Les Amis has started a tour of Lachine, Cote St-Luc, Montreal West, NDG and Westmount to inform West-End residents of green issues. If you have a suggestion for a venue or would like to help organize these events, we can certainly use your help.

    Guardians of Meadowbrook

    This is a special initiative to protect Meadowbrook until it becomes a nature park. A number of projects are under consideration: bird boxes and feeders (Meadowbrook is well known to birdwatchers), renaturalization, cross-country skiing and snowshoeing in winter, access routes to the area, etc.

    Good research, collaborative and negotiating skills are required in this case.

    Sauvons la Falaise

    Les Amis and Sauvons la Falaise (www.sauvonslafalaise.ca) are partner organisationsSauvons la Falaise’s mission is the protection of the Falaise Saint-Jacques ecoterritory that stretches four kilometres from Montreal West to Westmount along St. Jacques Boulevard.

    Here is a special assignment, one best suited to geography buffs. We need to make a map of the Falaise with GPS coordinates. For those with a more political bent, we also need volunteers to follow the proceedings of the Bon voisinage Turcot meetings in NDG and the Sud-Ouest, as well as volunteers to attend municipal council meetings.

    Contact us at lesamisdemeadowbrook@gmail.com to learn more about Les Amis du Parc Meadowbrook and help us make Meadowbrook accessible to all. Thank you for your interest!

    All Stakeholders Must Participate in Decision about l’Anse-à-l’Orme

    The report of the Office de consultation publique de Montréal (OCPM) regarding hearings on the future of l’Anse-à-l’Orme in western Pierrefonds “is a clear rebuke to the City of Montreal and the Borough of Pierrefond-Roxboro for their 10 years of cosy back-room dealings with land developers,” says Les Amis du parc Meadowbrook spokesman Campbell Stuart.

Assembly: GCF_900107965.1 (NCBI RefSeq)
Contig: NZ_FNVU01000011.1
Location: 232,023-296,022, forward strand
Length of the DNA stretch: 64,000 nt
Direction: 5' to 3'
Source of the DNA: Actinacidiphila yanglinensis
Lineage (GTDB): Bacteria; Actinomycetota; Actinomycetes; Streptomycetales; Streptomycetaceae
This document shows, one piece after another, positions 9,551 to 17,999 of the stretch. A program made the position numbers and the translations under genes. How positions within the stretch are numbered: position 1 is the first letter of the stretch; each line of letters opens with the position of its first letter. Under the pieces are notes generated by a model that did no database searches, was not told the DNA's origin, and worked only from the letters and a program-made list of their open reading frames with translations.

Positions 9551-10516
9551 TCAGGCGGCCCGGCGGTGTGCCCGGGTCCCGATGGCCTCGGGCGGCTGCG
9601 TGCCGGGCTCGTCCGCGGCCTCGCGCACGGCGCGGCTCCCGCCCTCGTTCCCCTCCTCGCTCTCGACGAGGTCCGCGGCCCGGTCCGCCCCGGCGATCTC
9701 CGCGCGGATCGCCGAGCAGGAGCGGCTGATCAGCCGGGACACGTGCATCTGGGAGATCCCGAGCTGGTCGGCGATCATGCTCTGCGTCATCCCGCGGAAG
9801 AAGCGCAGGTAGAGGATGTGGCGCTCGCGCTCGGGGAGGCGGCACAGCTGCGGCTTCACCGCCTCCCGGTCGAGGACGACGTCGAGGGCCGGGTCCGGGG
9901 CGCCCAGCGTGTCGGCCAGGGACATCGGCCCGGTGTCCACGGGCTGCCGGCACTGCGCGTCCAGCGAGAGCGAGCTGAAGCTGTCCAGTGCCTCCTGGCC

The OCPM hearings, which took place in the spring, received 272 written briefs and heard from 73 individuals and organizations. Some 87 percent were opposed to allowing housing construction at l’Anse-à-l’Orme.

    Developers want to build 5,000 houses on 185 hectares of wetlands, woods, fields and former farmland on the shore of Lac des Deux Montagnes. Sauvons l’Anse-à-l’Orme and other environmental groups have spearheaded opposition to development.

    The OCPM report, made public on Sept. 29, pointed to a lack of consensus on the area’s future. The commission recommended that studies be completed on biodiversity protection, community benefits, economic viability of a new development, urban sprawl, transportation, and respect of international commitments pertaining to the environment.

    It also recommended that the urban planning exercise that is already underway for the area continue, but “this time, the exercise should involve all stakeholders, including citizens and environmental organizations, and set forth different scenarios ranging from protecting the territory as a whole to various ratios of protection and real estate development.”

    Stuart presented a brief on behalf of Les Amis du parc Meadowbrook during the hearings, and several members of Les Amis made individual presentations. The brief from Les Amis stated that l’Anse-à-l’Orme must be preserved and turned into a nature park, open and accessible to everyone.

    Les Amis suggested the area be preserved for its intrinsic environmental value to future generations. The brief argued the proposed development fails to meet Montreal’s own criteria for sustainable development since it does not protect natural areas, it promotes the use of automobiles and it does not revitalize existing neighbourhoods. Furthermore, it suggested the proposal should also be rejected for fiscal reasons, since taxpayers are being asked to subsidize speculative ventures for private profit.

    The OCPM’s recommendation is non-binding, however, Stuart noted that the report is an important milestone in the fight to save the the l’Anse-à-l’Orme corridor from destruction.

    A public rally will be held on Monday, October 2nd at 6:00 p.m. in front of the Pierrefonds City Hall (13665 Pierrefonds Boulevard) to discuss the report and its implications.